1. Thanks for taking a peek - glad you enjoyed it! I agree with you about it being so very different from the process for a client piece. It's also very different from the types of classes I teach. Most of what I say here in the post are things I'd discuss when I'm instructing - the intent, and discovery, etc.. the process has developed from a much more straightforward approach that I used to have. I really think in a lot of ways that it came from a search to get out of a routine for a bit - get away, make some marks, do something different, then I could come back to a (client) piece I was working on with fresh eyes and feeling loosened up a bit. For me, and especially in more recent years, the two different aspects of work (personal vs. client/instructing) do really cross over a lot more than they used to in that both inform the other.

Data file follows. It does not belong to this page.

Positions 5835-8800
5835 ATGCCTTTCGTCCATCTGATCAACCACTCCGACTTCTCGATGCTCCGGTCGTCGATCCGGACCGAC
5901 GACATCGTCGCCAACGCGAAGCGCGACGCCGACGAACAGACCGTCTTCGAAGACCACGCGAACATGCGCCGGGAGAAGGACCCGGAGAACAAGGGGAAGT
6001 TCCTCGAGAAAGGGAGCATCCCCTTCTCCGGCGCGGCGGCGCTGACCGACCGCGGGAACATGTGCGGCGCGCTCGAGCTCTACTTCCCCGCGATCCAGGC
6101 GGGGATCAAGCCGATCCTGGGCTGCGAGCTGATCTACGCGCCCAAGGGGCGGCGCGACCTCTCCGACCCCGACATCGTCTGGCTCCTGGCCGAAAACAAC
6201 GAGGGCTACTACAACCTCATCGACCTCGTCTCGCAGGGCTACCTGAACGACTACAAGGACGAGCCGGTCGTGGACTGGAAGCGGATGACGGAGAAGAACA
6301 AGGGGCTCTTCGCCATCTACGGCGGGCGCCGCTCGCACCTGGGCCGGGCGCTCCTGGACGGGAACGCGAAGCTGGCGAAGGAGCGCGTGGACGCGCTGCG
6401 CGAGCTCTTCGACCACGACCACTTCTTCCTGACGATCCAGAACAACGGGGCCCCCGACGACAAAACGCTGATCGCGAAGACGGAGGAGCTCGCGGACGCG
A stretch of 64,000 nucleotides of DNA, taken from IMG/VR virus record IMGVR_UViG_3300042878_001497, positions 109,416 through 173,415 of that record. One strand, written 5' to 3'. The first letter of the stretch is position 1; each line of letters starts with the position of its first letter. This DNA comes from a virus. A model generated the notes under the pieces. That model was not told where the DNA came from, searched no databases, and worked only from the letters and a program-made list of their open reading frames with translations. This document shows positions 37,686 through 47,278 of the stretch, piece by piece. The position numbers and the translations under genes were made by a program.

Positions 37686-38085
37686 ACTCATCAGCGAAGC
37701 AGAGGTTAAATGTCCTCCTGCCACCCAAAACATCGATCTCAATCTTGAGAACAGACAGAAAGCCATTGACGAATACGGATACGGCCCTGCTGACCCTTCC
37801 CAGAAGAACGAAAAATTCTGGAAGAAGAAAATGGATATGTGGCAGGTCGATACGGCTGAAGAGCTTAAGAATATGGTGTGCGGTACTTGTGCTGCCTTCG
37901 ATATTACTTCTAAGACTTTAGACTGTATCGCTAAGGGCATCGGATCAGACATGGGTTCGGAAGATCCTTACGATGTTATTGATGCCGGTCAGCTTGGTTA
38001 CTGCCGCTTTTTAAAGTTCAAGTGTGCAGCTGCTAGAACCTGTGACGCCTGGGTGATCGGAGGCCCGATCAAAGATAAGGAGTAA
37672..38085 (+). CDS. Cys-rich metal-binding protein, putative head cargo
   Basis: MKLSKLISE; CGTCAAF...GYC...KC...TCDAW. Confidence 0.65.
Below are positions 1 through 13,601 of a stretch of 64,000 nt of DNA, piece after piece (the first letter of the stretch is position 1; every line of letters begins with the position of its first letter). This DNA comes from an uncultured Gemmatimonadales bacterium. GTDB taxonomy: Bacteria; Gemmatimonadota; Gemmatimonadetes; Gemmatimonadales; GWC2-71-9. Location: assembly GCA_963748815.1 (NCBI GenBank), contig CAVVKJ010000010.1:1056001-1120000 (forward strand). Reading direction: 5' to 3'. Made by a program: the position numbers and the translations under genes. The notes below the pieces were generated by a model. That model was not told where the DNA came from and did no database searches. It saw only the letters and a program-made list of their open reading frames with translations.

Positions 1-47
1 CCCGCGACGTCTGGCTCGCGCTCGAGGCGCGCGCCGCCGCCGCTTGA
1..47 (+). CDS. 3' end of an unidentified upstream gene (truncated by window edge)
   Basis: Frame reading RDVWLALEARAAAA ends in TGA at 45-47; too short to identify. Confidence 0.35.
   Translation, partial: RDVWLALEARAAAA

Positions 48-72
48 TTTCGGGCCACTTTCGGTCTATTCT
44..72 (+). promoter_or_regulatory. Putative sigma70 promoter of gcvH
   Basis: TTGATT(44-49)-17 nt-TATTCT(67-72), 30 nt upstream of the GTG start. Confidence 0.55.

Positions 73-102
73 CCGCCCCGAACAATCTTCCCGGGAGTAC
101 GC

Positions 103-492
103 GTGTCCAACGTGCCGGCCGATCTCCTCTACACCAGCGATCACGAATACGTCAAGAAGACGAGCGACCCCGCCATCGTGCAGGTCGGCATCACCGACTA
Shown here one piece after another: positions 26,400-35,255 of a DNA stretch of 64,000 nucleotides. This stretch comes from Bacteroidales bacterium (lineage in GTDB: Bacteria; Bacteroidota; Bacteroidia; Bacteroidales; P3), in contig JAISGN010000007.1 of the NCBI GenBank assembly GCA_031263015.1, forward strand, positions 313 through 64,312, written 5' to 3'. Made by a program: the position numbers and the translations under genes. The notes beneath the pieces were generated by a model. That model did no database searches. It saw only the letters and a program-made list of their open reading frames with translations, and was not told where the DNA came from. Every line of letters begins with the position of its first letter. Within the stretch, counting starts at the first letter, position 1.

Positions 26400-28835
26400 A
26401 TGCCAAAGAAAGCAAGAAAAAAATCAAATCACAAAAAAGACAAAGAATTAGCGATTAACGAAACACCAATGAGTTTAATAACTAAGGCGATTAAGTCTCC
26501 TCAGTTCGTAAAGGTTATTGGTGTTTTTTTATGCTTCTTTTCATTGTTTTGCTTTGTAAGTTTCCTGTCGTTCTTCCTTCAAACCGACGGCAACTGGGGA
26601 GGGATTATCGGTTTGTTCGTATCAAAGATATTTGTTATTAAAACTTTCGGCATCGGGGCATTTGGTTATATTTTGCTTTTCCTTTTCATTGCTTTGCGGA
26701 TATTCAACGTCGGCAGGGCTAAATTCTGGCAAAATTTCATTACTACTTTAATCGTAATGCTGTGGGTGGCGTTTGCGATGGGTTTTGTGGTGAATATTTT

4. I love your work ! I attended Brian Froud´s class in Illustration Masterclass last year and he applies some of the same techniques in finding creature designs from random strokes. I apply the same process now, and the joy of making art now feels a lot more fun and rewarding than trying to push through with a specific idea from the beginning.

    1. Thanks! I bet the Brian Froud workshop was a great one! Good to hear that it feels rewarding for you. Finding that groove is such great fuel for the creative process.

  5. An excellent essay on the intent behind art and a marvellous style of doing it!

  6. Great post! Thanks for the insight into your process.

    1. Thanks! Thanks for taking the time to check it out. :)

  7. Welcome to the Team! Thrilled to have more ladies here too!

    1. Thanks, Lauren! Thrilled to be here! :)